There’s something about winter that makes me want to paint night scenes. Probably because in the northern hemisphere there is more darkness this time of year. Night can be magical and mysterious, which is what I’m trying to convey in this painting with a dramatic sky and a full moon shining through the clouds. “Creatures” tend to become more active at night, though in the dead of winter, I’m not so sure. I bet most sensible animals slow their heart rate down and buckle down until warmer times. I like to think of ourselves as slowing down too, to take a breath and look around? Nah, of course not.
This painting was created for my cousin as a wedding gift. Plants included in this bouquet are all native to northeastern North America. This piece is somewhat imaginative because plants, such as flowering dogwood bloom in early spring, in contrast with our native hibiscus, which bloom closer to August. Therefore, this particular arrangement of fresh flowers may not be possible in practice, but it is way cool as a work of art 🙂
Plants included in this bouquet:
-Swamp Rose Mallow / Hibiscus (Hibiscus moscheutos)
-Flowering Dogwood (Cornus florida)
-Sundial lupine (Lupinus perennis)
-Pearly Everlasting (Anaphalis margaritacea)
The photo I worked from to help guide this painting was taken a couple of years ago. I’m not sure what made me go back in time; maybe the light effect, maybe the time of year. I wanted to show the light coming in from the background to light up the river with enough contrast with dark areas of the river, to keep it interesting. Things may seem just gray and brown this time of year, but I think the lighting in the winter is tremendous – like a lamp with a dimmer adjustment, yet positioned at a certain angle to still create dramatic effects.
I missed the peak “leaf peeping” time at Harriman this year. No bright red orange gold here. Just the remnants of gold and russet. I think I prefer this bittersweet ending scene instead of the “everything on fire” autumn scene. Can you tell I’m an introvert?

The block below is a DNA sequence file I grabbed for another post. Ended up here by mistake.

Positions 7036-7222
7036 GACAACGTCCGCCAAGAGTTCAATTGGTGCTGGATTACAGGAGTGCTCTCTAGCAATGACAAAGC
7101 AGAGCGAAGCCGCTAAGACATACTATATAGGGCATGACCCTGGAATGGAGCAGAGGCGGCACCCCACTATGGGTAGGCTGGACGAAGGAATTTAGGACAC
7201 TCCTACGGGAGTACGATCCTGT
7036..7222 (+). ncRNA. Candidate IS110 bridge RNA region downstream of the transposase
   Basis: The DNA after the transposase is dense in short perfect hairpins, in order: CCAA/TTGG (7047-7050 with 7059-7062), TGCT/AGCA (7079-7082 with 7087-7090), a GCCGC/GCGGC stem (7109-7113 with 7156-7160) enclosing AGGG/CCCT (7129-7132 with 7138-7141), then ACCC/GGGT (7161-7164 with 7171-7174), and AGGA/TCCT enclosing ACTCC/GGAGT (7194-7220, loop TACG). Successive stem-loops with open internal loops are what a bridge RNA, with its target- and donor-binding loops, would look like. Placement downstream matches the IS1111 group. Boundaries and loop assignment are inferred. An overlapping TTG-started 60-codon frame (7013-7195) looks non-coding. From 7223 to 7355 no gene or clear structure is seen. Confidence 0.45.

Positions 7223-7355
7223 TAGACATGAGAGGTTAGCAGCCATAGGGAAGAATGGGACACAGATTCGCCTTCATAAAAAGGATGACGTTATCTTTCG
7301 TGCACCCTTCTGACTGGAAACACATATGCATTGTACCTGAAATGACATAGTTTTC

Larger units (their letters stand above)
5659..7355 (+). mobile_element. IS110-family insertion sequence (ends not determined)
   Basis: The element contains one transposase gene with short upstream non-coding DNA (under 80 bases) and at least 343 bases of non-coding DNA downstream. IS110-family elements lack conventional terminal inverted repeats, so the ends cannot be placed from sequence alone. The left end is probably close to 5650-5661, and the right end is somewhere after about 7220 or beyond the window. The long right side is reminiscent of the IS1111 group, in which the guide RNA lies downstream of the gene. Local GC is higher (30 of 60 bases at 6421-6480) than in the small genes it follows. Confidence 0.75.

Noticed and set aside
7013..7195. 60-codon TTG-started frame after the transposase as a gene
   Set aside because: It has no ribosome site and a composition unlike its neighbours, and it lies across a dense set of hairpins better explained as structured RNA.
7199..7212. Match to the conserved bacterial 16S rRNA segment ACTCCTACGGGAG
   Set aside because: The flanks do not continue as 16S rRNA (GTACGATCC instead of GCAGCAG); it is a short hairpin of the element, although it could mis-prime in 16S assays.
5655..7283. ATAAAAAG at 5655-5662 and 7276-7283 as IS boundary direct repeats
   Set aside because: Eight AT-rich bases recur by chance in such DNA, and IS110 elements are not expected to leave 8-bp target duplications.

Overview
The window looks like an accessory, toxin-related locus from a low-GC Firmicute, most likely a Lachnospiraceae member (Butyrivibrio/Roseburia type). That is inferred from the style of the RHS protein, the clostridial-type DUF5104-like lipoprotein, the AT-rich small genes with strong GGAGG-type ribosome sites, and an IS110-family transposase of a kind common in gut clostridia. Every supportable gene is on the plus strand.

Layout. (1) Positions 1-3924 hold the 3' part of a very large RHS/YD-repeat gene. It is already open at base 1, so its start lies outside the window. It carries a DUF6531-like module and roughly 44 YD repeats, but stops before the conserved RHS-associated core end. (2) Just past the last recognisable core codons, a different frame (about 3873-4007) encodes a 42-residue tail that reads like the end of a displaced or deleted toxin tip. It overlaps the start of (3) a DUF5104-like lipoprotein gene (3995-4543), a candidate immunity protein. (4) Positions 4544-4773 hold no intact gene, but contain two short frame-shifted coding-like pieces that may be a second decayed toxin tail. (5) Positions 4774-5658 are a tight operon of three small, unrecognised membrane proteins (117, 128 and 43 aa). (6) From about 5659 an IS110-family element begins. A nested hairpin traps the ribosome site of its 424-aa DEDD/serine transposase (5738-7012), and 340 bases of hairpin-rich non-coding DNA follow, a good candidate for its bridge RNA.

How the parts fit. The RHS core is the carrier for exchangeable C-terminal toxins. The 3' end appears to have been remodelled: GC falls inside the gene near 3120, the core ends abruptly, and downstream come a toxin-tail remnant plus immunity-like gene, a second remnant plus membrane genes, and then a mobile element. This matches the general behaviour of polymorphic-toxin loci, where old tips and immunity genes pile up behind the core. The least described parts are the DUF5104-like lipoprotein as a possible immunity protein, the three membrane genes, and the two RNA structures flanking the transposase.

The mind never stops churning, even on a relaxing weekend upstate in the Catskills (NY). The Glen Falls House is where we stayed and everyone was super nice. There are short nature trails on the property, some of which, lead to one of the most beautiful waterfalls I’ve ever seen. It’s not a big waterfall, but the surrounding rock formations are hypnotic.
Painting this was FUN. I worked on it a couple of hours after work for a little over a week. The water was the biggest challenge but the scene already offers great contrast between the light coming in through the trees and the darkness underneath the rocks. The Eastern Hemlock stand at the top of the falls really hit home. I love these conifers and who knows how long until they are destroyed by the woolly Adelgid. Finally, I went for more glow and stronger color to depict the funky vibe I feel from the Catskills.
I’m driving to work. It’s September and the weather is kind of muggy already at 7am. Right before the light there’s an old abandoned village, or so it seems. This obscure place has become a resting place for a giant white oak that must have died a while ago, but fell not too long ago. I wondered if this tree was special to someone.
The trail turns eastward and the walker, if walking early in the morning, is rewarded with an illuminated morning view of Boston Mine at Harriman State Park (NY). This old iron mine was last worked just before the 1800’s came to an end. With the sun shining so dramatically over this relic, the walker may be seduced for a closer look into the mine, as I was, but do beware of unsteady rocks and saturated ground within. Best to have a quick look and continue on sauntering.
The sun is many things – a star, a giant sphere of energy and hot plasma, the center of our solar system. I also think of it as the star of aesthetics. It is the main ingredient to a beautiful landscape painting with a rustic old barn; if the direction of light is well represented it is likely a success. A light and dark side is key, but what about temperature and feel? The sun painted on the hillside or riverbank adds a feeling of warmth and comfort to the picture, and the viewer may unknowingly start to smile, as a result.